Integration Key to Customer Experience – Common Architectural Elements

In my previous article from this series we introduced a use case around integration being the key to transforming your customer experience.

The process was laid out how I’ve approached the use case and how I’ve used successful customer portfolio solutions as the basis for researching a generic architectural blueprint. The only thing left to cover was the order in which you’ll be led through the blueprint details.

This article starts the real journey at the very top, with a generic architecture from which we’ll discuss the common architectural elements one by one.

Common Architectural Elements
Part 2 – Common architectural elements.

From specific to generic

Before diving in to the common elements, it might be nice to understand that this is not a catch all for every possible integration solution. It’s a collection of identified elements that I’ve uncovered in multiple, from two to three, customer implementations. These elements presented here are then the generic common architectural elements that I’ve identified and collected in to the generic architectural blueprint.

It’s my intent to provide a blueprint that provides guidance and not deep technical details. You’re smart enough to figure out wiring integration points in your own architectures. You’re capable of slotting in the technologies and components you’ve committed to in the past where applicable. It’s my job here to describe the architectural blueprint generic components and outline a few specific cases with visual diagrams so that you’re able to make the right decisions from the start of your integration projects.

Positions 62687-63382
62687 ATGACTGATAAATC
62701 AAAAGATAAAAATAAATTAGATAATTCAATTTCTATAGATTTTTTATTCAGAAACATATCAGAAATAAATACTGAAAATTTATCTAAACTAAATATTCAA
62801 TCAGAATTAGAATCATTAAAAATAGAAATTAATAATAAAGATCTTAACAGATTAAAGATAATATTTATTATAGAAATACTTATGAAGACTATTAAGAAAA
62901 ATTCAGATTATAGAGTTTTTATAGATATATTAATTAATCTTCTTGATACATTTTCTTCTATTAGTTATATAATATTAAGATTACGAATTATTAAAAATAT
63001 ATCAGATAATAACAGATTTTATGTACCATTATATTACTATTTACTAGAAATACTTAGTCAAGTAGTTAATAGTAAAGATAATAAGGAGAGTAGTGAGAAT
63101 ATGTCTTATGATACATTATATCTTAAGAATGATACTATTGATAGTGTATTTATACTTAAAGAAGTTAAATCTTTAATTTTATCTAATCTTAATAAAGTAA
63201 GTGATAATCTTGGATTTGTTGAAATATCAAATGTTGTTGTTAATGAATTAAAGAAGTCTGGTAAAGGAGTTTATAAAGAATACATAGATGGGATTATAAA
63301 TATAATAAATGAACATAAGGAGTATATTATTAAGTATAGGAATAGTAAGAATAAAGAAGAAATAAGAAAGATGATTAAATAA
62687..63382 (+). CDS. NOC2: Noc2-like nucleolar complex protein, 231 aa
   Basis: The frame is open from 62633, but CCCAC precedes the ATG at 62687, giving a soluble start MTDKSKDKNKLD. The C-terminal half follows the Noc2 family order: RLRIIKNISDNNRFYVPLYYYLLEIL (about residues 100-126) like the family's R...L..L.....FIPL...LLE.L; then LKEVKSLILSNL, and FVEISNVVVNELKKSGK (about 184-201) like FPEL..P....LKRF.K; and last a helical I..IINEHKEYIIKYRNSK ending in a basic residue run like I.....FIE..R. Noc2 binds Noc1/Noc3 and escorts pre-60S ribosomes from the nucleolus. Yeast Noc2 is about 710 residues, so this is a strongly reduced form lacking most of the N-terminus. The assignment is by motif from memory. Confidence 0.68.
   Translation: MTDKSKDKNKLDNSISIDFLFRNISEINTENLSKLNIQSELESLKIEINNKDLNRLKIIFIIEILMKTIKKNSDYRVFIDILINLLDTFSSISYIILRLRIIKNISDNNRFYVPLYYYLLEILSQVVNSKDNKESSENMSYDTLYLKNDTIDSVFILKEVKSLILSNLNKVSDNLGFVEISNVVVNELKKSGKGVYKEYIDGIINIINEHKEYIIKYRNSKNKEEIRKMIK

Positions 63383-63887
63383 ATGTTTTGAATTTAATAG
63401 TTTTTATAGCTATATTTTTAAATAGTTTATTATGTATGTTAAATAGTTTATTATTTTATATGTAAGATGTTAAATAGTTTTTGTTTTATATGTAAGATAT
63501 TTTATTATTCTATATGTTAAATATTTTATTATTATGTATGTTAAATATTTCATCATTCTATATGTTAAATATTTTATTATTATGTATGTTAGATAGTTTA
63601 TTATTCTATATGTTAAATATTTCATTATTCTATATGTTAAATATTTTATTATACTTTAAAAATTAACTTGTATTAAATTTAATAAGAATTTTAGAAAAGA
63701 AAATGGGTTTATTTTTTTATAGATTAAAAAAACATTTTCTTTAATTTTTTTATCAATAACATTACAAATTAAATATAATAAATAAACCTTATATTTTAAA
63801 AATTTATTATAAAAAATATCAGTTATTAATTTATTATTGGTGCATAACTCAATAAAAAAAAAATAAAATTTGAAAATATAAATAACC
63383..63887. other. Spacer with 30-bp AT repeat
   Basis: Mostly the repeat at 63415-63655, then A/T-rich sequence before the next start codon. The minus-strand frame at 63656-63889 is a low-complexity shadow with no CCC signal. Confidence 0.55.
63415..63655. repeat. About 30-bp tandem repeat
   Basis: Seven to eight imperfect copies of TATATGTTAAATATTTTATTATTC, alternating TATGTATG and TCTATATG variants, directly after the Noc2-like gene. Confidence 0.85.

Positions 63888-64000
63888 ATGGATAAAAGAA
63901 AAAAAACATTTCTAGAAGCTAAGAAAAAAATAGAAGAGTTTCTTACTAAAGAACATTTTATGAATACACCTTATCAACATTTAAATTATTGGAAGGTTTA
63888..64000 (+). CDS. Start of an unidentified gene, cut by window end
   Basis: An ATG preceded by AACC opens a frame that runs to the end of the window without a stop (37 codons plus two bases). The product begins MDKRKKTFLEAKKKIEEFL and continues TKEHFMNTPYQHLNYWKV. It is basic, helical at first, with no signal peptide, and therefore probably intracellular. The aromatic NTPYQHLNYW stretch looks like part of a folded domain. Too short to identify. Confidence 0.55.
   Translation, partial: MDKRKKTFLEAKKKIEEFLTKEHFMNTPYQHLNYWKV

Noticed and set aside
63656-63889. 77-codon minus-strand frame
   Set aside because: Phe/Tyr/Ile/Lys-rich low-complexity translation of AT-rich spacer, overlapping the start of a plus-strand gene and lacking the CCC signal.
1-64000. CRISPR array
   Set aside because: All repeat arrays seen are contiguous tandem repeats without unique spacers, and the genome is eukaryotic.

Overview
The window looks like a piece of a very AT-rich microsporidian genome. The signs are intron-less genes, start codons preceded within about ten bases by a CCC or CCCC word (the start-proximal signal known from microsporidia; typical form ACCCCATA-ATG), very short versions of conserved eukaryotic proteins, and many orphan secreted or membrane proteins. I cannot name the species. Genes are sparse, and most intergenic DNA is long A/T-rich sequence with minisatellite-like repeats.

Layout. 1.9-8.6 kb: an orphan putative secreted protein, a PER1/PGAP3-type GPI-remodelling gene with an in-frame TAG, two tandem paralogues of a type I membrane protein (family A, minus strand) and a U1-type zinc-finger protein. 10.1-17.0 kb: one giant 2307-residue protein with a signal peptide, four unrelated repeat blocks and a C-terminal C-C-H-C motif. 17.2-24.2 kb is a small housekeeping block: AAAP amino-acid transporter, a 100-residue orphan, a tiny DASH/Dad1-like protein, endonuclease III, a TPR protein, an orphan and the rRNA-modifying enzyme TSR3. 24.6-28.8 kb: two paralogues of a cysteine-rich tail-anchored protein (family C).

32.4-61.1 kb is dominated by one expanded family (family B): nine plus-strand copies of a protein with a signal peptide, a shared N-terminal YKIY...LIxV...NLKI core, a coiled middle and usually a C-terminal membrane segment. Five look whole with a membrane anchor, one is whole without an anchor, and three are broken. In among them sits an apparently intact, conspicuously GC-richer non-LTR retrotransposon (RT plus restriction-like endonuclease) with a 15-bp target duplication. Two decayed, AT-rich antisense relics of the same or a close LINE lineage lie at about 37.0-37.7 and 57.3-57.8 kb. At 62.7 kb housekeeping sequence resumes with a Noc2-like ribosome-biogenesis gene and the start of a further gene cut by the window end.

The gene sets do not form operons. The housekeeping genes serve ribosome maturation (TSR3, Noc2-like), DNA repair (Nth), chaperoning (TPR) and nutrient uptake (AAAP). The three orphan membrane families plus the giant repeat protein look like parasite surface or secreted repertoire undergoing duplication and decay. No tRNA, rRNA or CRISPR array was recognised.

Another challenge has been how to visually represent the architectural blueprint. There are many ways to represent each element, but I’ve chosen some icons, text and colours that I hope are going to make it all easy to absorb. Feel free to post comments at the bottom of this post, or contact me directly with your feedback.

Now let’s take a quick tour of the generic architecture and outline the common elements uncovered in my research.

External applications

Starting at the top of the diagram, which is by no means a geographical necessity, there are two elements that represent external applications that interact with the architecture. Distilling the various applications discovered in customer solution research, I’ve come up with two common representations.

Common Architectural Elements
Common architectural elements for external application deployments.

The first is mobile applications, covering basically everything that customers use to interact directly with a company. This can be mobile applications deployed by the company themselves or developed by third party organizations to interact with the services offered.

The second is web applications, a broad element to contain all other types of applications, web sites and/or services that are deployed by the company or any third party organizations to interact with the services offered.

API gateway & proxy

These elements in the common architecture are found in every customer solution researched. They were mentioned by name and consisted of an Application Programming Interface (API) gateway that managed access from external applications when calling internal customer solution services.